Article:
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Jennifer Reveles filed an Application for Adjudication of her claim of injury while employed by the State of California Sierra Conservation Center.

On May 8, 2023, defendant filed a petition seeking an order compelling applicant to complete, sign and return medical releases, and that should applicant fail to do so, that the Workers’ Compensation Appeals Board (WCAB) suspend applicant’s entitlement to benefits.

On June 29, 2023, the parties proceeded to trial, framing for decision defendant’s May 8, 2023 Petition to Compel, and “whether defendant has to depose Applicant if further information is required [that is] not contained in the medical release.”

A Findings of Fact and Orders (F&O) issued by the Workers’ Compensation Administrative Law Judge on August 1, 2023, which ordered Reveles to list the medical treatment received during the last 10 years to the neck, bilateral upper extremities, and bilateral wrists. The WCJ further ordered that any additional information sought by defendant would need to be obtained by deposition.

The WCJ’s Opinion on Decision notes that the order complies with section 4663(d), and that section 5708 allows depositions to be admitted into evidence as part of proceedings before the WCAB.

Applicant filed a Petition for Removal which was granted, and the the decision of August 1, 2023 was rescinded in the panel decision of Reveles v State of California Sierra Conservation Center – ADJ16783231 (April 2025)

In her Petition for Removal applicant contends that the order to disclose medical treatment is not authorized under Labor Code section 4663(d), and that the WCJ’s order is premised on defendant’s demand for information, which is functionally equivalent to written interrogatories.

Applicant further asserts that scope of the compelled disclosure will require applicant to list medical treatment she has received during the last 10 years, including doctors, medical facilities, addresses, locations, parts of body treated, types of treatment, and the approximate date(s) of treatment.

Applicant cites Lubin v. Berkley East Convalescent Hop. & Mission Ins. Co.3 (1976) 41 Cal.Comp.Cases 283 [1976 Cal. Wrk. Comp. LEXIS 2480], wherein a panel of the Appeals Board noted that “in most cases the specific provisions of the Labor Code and of our rules relating to discovery will provide adequate tools to the practitioner,” and that only “in very rare instances, submission of written interrogatories to an opposing party may be the only practical and feasible way of obtaining adequate discovery.

Applicant asserts that the record does not support the necessity of interrogatories in lieu of other discovery vehicles available to defendant.

Hardesty v. McCord & Holdren, Inc. (1976) 41 Cal.Comp.Cases 111 Section 4663(d) requires that, “[a]n employee who claims an industrial injury shall, upon request, disclose all previous permanent disabilities or physical impairments.” (Lab. Code, § 4663(d).) Thus, while the section contemplates disclosure of specified disability or impairment, it does not require the employee to disclose all prior medical treatment.”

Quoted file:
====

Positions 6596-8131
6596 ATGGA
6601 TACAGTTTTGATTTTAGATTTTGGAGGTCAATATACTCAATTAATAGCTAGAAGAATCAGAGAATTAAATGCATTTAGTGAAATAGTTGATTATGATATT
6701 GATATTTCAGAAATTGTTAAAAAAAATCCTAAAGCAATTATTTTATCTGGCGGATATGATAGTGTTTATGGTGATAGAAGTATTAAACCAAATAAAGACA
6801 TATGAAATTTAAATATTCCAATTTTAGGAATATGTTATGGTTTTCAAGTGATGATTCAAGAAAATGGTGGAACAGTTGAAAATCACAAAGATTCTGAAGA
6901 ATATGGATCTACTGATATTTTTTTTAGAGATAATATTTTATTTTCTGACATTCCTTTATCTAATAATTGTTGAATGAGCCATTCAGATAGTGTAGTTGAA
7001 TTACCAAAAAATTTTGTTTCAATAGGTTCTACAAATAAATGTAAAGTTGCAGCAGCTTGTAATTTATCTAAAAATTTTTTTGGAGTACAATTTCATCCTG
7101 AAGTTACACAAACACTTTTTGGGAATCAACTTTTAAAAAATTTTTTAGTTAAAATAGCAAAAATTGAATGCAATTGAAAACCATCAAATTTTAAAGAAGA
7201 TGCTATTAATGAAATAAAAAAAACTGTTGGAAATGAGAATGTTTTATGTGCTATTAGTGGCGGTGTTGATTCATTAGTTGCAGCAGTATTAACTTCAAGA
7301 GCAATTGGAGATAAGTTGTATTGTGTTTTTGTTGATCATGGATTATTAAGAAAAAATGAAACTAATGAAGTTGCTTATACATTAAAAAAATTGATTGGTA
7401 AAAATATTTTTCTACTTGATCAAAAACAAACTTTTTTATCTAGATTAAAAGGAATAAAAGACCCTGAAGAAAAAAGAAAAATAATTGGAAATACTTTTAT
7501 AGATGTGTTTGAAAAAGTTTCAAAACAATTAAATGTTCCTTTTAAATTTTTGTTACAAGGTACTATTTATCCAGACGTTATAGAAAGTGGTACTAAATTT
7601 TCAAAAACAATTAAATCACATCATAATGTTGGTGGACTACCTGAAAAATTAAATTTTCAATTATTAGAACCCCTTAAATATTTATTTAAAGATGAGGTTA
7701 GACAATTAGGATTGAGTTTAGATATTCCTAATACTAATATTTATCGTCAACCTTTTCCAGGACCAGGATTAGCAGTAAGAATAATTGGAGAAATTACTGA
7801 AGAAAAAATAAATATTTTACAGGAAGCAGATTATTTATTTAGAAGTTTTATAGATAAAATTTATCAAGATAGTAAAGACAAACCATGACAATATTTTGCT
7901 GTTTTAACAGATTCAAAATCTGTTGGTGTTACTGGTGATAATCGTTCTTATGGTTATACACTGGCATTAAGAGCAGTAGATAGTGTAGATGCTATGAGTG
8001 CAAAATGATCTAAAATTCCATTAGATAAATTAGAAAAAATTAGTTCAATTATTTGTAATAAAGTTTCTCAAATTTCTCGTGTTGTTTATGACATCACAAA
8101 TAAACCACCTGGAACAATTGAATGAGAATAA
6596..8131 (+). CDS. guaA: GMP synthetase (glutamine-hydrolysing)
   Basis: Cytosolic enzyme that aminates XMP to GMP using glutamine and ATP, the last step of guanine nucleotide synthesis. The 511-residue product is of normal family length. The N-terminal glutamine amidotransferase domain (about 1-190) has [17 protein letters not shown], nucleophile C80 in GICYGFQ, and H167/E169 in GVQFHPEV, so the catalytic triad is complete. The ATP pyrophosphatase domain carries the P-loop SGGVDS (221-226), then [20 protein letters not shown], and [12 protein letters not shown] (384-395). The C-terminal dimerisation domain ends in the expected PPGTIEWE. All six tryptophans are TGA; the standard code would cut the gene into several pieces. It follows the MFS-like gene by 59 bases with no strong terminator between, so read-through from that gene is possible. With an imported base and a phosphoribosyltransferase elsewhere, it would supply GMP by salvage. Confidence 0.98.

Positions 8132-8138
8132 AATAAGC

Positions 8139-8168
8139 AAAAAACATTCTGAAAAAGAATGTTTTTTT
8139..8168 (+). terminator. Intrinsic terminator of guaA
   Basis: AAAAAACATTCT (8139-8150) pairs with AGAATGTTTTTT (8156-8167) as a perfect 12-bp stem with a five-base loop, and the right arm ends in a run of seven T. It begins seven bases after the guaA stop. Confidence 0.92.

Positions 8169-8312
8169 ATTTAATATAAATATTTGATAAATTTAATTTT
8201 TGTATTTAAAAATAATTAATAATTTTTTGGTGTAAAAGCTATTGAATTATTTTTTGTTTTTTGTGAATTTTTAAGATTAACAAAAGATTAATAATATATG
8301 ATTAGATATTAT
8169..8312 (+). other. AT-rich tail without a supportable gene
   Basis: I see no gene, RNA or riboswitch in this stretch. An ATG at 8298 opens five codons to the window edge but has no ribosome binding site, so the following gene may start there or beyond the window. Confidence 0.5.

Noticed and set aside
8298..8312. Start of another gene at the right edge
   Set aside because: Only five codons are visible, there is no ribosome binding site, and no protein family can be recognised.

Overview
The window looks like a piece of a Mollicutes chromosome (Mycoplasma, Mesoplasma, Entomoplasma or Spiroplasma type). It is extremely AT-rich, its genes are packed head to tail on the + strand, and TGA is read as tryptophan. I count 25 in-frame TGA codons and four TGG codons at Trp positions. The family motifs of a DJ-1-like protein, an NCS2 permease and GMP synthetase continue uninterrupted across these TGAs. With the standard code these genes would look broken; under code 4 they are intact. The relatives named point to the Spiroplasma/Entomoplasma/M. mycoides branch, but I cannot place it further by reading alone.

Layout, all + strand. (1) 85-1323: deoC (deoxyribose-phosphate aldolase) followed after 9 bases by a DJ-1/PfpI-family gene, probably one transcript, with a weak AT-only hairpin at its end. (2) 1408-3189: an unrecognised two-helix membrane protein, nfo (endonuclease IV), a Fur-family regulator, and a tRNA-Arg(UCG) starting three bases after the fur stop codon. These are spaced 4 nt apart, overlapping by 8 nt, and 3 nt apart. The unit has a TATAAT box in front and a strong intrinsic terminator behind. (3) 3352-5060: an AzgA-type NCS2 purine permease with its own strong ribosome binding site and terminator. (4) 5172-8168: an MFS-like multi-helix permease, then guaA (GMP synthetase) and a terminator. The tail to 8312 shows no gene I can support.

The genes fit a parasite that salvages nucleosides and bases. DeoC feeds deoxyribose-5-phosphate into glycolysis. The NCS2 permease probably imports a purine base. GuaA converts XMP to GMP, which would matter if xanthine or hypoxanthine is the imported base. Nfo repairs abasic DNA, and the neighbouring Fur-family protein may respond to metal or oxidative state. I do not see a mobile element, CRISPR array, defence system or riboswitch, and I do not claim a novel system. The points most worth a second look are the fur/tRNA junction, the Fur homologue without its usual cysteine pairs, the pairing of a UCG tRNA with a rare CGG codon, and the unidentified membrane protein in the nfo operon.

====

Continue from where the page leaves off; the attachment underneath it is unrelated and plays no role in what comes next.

The WCAB panel therefore agreed with applicant that the order that she disclose prior medical treatment to specified body parts does not comport with the disclosure required by section 4663(d).

Defendant’s Petition to Compel “fails to explain how compelling applicant’s authorization to disclose an unlimited medical treatment history comports with the requirement for disclosure of disability or impairment pursuant to section 4663(d).”

However, the WCAB Panel went on to say “Irrespective of the requirements of section 4663(d), however, the WCJ retains significant discretion in resolving discovery disputes arising under the provisions of the Labor Code and our rules regarding pre-trial discovery.

In Hardesty v. McCord & Holdren, Inc. (1976) 41 Cal.Comp.Cases 111 [1976 Cal. Wrk. Comp. LEXIS 2406] “we explained that ‘in most cases the specific provisions of the Labor Code and of our rules relating to discovery will provide adequate tools to the practitioner, and that he should not be encouraged to go beyond them in search of other remedies. In those cases where the Labor Code and our rules do not provide a sufficient remedy, ‘the trial judge has, and should exercise[,] the authority conferred on him by § [10330] of our rules to issue such interlocutory orders relating to discovery as he determines are necessary to insure the full and fair adjudication of the matter before him, to expedite litigation and to safeguard against unfair surprise.’ “

“Thus, and insofar as the defendant seeks to compel discovery in the form of written disclosure of prior medical treatment, defendant must establish why the specific provisions of the Labor Code and our rules relating to discovery are otherwise inadequate. Here, defendant offers no argument for the need to resort to written discovery, nor does it aver previously unsuccessful discovery efforts. Because defendant does not assert that less burdensome vehicles for discovery are unavailable to defendant, and because the record reflects no such requests, we are persuaded that defendant’s requests for written disclosures are unduly burdensome.”